Dec 05, 2019 07:18 PM

Cui Tiankai: There Is No ‘Thucydides Trap’

Will America opt for mutual respect and win-win cooperation, or will it play a zero-sum game? Photo: IC Photo
Will America opt for mutual respect and win-win cooperation, or will it play a zero-sum game? Photo: IC Photo

We sometimes hear people say “business is business.” But far too often, business is not just business, as economics and politics are always interwoven and interdependent. Our friends at the US-China Business Council (USCBC) and in the American business community know this very well. The USCBC was founded in 1973, six years before the establishment of China-US diplomatic relations. Since then, it has been a pioneer and pathfinder for our economic and trade cooperation, and for bilateral relations overall. Over the past four decades, your wisdom, vision and commitment have produced concrete, fruitful achievements in China-US relations, which will always be remembered by the Chinese and American people.

Today, China-US relations are at a critical crossroads. Over the past year or so, our two countries have been overshadowed by trade frictions, and both sides are working hard to address our differences. We believe that as long as we engage in dialogue and consultation on the basis of equality, mutual benefit and mutual respect, we will be able to tide over the difficulties and return to the right track of win-win cooperation.

At the same time, we must be alert that some destructive forces are taking advantage of the ongoing trade frictions. Extreme rhetoric, talking about decoupling, a new “Cold War”, and clash of civilizations, is having its way here. Some people in this country are pointing fingers at the governing party and national system of China. They are trying to rebuild the “Berlin Wall” between China and the US in the economic, technological and ideological fields. They are trying to spread hostility, and even create conflict between us. In this context, we cannot help but ask, “Is this the China-US relationship for which we have worked so hard over the last 40 years?” If suspicion, animosity, estrangement and confrontation are allowed to grow without any constraint, what consequences will our two peoples and the whole world have to suffer?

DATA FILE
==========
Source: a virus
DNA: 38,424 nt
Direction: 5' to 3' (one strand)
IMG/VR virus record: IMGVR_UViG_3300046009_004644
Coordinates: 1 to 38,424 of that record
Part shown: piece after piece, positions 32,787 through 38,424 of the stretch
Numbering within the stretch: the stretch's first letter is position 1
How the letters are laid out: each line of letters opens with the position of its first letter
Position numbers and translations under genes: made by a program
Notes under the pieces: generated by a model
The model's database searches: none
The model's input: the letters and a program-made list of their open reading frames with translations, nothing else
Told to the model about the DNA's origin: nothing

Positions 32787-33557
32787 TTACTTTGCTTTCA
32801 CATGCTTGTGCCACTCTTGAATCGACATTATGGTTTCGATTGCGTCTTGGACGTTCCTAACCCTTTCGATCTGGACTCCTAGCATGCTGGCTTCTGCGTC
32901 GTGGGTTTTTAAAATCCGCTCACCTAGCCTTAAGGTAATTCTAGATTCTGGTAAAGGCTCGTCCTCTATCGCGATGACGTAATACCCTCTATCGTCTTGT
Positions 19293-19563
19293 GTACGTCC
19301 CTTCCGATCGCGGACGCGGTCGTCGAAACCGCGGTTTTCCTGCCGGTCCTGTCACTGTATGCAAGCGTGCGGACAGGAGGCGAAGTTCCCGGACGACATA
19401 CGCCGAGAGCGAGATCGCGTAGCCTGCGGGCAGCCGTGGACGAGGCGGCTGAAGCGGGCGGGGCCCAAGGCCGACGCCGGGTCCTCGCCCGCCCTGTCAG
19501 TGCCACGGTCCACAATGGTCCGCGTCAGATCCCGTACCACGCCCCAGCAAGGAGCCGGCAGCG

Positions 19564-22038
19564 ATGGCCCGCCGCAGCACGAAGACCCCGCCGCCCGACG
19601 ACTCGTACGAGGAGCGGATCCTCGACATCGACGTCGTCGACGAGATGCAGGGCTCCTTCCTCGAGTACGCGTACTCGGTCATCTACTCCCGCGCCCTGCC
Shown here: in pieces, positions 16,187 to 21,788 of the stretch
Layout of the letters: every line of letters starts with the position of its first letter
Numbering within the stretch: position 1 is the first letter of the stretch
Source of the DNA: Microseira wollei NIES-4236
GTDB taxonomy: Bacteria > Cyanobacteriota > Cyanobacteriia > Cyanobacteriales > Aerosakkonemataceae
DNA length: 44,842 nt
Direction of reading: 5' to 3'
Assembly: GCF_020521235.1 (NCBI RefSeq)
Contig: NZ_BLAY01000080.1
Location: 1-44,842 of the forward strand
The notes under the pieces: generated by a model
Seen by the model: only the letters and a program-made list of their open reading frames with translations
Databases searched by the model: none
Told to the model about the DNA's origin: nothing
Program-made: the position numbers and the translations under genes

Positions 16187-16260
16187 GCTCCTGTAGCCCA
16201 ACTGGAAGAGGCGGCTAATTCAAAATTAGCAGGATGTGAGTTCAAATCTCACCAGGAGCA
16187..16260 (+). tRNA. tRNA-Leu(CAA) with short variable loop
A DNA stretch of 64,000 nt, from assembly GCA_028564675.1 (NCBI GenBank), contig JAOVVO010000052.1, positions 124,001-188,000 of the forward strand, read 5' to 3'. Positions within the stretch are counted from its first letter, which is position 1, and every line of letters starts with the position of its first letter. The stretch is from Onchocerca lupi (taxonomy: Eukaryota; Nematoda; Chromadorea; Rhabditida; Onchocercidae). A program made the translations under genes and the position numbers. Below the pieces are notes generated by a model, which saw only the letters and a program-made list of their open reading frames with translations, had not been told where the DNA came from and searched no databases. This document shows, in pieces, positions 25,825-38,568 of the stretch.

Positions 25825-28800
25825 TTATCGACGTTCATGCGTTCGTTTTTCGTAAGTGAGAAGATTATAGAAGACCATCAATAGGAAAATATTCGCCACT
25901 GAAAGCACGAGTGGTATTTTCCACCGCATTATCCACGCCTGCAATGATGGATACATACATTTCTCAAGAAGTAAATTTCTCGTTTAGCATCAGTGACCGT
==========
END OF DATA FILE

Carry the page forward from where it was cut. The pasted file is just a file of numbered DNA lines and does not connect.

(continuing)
As President Xi Jinping pointed out, China and the United States need to get the basics of their relations right and strengthen communication on strategic issues. There is no “Thucydides trap” in the world: the real trap will only come from misunderstanding, misjudgment and obstinate prejudice.

Since the People’s Republic of China was founded 70 years ago, led by the Communist Party of China (CPC), the Chinese people have made painstaking efforts to develop the country and blazed a path of socialism with Chinese characteristics. We have taken the people’s aspiration for a better life as our goal, and we have worked tirelessly to address the problem of unbalanced and inadequate development. Not long ago, the Fourth Plenum of the 19th CPC Central Committee made a major decision to uphold and improve the system of socialism with Chinese characteristics and modernize China’s governance system and capacity. This is for us to better cope with the risks and challenges on our way ahead, and to ensure the success of reform and opening-up, so that we will meet the goal of national rejuvenation.

At the same time, China develops to be a better self, not to displace others, and it has not the slightest interest in global or regional hegemony. Instead, a developing China is making a greater contribution to human progress and will continue to do so. We hope to work with other countries to build a community of shared future for mankind. In this context, we look forward to working with the United States to develop a relationship with sound and sustained growth based on coordination, cooperation and stability. This is for the interests of our two peoples, for the world and for our shared future.

Facing today’s China, will America opt for mutual respect and win-win cooperation, or will it play a zero-sum game and enter a lose-lose scenario? Facing the collective rise of developing countries, will America choose to welcome more cooperation partners, or will it be single-minded about rivalry and resist this historical trend? I hope that our American friends will make a wise choice.

This commentary has been edited for length and clarity, with hyper-linked references.

Cui Tiankai is the Chinese ambassador to the United States. This article was part of his Dec. 4 speech delivered at the the US-China Business Council 2019 Gala in Washington D.C.

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